In the 7 months since the Trump administration issued the September 5, 2017 memo, numerous legal challenges to the rescission of DACA have been raised in federal court. While there were many other challenges to the legality of the Trump administrations order to rescind DACA, the two decisions discussed below were the most notable, at least until the April 24, 2018 decision was issued. The National Immigration Law Center issued a great release discussing this litigation in detail, including the other pending cases for those who are interested in a more in-depth review of the litigation history.
On January 9, 2018, United States District Court Judge William Alsup sitting in the Northern District of California issued an order requiring the Department of Homeland Security to continue accepting and processing renewal DACA applications. This order was limited to those immigrants who had already been granted DACA and did not apply to new DACA applications. In response to this order, the Department of Homeland Security resumed processing DACA renewal applications.
The second ruling affecting the Trump administrations attempt to rescind DACA came on February 13, 2018. United States District Court Judge Nicholas G. Garaufis sitting in the Eastern District of New York issued an order similar to the January 9, 2018 order of Judge Alsup, requiring renewal applications to be accepted. Again, this decision did not apply to those who had never been granted DACA before.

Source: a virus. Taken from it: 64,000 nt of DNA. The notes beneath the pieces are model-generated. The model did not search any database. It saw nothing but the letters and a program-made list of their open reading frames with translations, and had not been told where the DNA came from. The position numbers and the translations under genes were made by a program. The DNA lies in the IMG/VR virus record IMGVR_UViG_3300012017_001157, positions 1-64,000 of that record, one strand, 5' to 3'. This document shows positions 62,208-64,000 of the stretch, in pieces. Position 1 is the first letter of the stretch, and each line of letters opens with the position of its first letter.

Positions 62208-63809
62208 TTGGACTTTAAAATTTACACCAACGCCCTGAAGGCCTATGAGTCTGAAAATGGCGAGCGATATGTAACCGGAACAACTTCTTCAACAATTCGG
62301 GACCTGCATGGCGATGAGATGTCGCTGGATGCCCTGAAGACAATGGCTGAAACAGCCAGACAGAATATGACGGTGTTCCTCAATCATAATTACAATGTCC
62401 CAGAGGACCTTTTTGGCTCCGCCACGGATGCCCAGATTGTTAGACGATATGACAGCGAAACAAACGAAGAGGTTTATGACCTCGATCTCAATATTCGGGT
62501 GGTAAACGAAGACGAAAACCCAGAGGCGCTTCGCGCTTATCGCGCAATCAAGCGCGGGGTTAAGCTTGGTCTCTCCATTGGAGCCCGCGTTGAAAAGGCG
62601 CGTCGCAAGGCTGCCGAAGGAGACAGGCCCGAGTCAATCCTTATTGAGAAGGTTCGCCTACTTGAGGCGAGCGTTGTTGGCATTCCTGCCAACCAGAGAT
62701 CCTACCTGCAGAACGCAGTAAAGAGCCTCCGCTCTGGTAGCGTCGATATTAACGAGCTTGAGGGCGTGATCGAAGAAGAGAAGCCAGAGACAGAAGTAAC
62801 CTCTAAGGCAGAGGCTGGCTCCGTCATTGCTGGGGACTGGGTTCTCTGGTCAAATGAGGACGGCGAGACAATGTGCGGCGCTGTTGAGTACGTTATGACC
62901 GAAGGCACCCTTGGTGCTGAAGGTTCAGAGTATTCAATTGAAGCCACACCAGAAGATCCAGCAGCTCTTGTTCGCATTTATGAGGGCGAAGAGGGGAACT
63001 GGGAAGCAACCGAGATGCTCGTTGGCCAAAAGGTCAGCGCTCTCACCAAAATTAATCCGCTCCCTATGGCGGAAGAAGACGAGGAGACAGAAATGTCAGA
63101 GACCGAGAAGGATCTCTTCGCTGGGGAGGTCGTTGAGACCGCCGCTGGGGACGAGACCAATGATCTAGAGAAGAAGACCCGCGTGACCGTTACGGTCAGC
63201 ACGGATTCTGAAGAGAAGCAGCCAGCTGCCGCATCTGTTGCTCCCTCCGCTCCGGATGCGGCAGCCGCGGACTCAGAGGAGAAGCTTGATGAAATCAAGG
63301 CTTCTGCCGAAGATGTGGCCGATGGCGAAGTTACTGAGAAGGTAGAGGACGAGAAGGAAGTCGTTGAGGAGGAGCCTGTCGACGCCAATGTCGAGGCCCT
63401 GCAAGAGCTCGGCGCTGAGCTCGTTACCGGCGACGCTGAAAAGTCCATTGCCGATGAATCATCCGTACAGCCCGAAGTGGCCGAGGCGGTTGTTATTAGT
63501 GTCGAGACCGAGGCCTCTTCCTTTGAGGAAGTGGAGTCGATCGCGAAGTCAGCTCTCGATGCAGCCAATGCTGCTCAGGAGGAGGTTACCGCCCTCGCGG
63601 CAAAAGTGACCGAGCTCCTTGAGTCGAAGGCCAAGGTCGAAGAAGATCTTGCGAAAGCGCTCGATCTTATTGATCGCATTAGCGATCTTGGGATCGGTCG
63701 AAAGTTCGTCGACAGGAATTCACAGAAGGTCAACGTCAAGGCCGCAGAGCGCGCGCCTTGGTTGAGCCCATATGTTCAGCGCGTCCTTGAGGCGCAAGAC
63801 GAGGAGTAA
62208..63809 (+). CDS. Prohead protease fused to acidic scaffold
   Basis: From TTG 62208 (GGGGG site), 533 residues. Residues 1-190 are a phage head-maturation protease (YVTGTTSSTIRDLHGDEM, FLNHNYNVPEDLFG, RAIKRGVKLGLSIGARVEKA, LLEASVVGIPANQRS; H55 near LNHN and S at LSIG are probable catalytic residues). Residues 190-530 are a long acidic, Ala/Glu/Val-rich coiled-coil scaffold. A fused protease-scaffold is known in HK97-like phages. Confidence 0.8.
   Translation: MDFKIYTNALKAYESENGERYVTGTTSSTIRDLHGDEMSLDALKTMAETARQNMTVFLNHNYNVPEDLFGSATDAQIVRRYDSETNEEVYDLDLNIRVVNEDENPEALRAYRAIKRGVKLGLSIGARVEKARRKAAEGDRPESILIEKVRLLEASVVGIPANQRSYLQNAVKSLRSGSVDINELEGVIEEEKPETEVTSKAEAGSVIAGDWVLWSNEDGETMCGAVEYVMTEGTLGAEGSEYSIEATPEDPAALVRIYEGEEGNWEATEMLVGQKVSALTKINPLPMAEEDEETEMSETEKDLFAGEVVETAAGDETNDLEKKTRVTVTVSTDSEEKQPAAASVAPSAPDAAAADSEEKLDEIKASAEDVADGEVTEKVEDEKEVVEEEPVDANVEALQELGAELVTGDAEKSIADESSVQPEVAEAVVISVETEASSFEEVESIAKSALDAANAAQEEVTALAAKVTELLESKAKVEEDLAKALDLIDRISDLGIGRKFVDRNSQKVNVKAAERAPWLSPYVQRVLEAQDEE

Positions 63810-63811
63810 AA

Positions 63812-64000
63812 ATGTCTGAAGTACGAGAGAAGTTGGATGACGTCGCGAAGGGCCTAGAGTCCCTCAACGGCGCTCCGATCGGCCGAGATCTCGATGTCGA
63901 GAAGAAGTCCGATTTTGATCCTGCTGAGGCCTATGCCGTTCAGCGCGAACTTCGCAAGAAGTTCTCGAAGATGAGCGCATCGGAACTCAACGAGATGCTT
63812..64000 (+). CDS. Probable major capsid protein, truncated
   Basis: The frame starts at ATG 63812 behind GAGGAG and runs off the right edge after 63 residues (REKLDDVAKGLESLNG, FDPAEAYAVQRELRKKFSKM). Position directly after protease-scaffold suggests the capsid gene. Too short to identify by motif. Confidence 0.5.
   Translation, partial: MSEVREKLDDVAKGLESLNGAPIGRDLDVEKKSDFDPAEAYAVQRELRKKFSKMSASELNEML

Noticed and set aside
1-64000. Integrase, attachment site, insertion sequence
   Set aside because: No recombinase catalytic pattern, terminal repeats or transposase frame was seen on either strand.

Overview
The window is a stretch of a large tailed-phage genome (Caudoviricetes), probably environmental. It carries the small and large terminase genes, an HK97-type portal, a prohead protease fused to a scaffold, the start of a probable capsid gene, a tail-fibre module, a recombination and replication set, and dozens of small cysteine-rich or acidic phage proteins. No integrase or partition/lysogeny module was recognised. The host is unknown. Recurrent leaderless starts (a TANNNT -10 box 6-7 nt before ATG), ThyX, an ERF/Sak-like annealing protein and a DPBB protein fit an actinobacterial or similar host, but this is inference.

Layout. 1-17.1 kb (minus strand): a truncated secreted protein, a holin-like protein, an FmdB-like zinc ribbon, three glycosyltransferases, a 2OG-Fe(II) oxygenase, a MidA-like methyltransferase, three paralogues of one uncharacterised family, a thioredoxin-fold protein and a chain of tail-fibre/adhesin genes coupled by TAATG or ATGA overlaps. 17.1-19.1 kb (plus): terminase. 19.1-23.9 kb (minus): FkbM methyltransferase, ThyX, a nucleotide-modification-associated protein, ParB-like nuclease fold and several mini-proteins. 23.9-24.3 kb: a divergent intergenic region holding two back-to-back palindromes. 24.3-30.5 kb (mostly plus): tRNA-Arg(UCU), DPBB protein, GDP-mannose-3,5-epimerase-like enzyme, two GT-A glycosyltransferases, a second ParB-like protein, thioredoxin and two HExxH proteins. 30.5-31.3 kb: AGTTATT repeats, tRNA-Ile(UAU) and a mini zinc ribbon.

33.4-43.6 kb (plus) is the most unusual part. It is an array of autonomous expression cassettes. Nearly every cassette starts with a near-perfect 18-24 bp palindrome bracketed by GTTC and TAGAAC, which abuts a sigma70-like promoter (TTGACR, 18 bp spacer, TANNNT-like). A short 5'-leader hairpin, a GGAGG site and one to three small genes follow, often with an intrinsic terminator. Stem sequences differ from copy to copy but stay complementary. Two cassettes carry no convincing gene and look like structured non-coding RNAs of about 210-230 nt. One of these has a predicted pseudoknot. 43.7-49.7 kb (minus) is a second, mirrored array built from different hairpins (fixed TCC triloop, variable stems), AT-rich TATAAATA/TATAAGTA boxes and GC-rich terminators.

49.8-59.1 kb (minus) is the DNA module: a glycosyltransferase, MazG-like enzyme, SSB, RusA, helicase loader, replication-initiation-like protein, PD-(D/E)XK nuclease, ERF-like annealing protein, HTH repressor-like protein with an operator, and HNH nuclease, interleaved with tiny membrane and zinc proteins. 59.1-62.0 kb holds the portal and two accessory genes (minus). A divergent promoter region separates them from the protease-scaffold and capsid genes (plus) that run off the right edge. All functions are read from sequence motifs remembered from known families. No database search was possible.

This brings us to the April 24, 2018 order, which is the third and most expansive decision regarding the rescission of DACA. The issuance of this decision by Judge John Bates is arguably the biggest blow to the Trump administration’s attempt to rescind DACA. The first very surprising fact about this decision is that Judge Bates is the first Republican appointee to rule against President Trump on the DACA issue. Additionally, unlike the prior District Court Decisions, the Judge Bate’s order applies not only to those recipients who have previously been granted DACA, but applies to new DACA applications as well. Despite ruling that the decision to end DACA was “arbitrary and capricious” because DHS did not “adequately explain its conclusion that the program was unlawful,” Judge Bates agreed to stay the implementation of his ruling for 90 days to allow the Department of Justice an opportunity to justify why it should be allowed to end the program.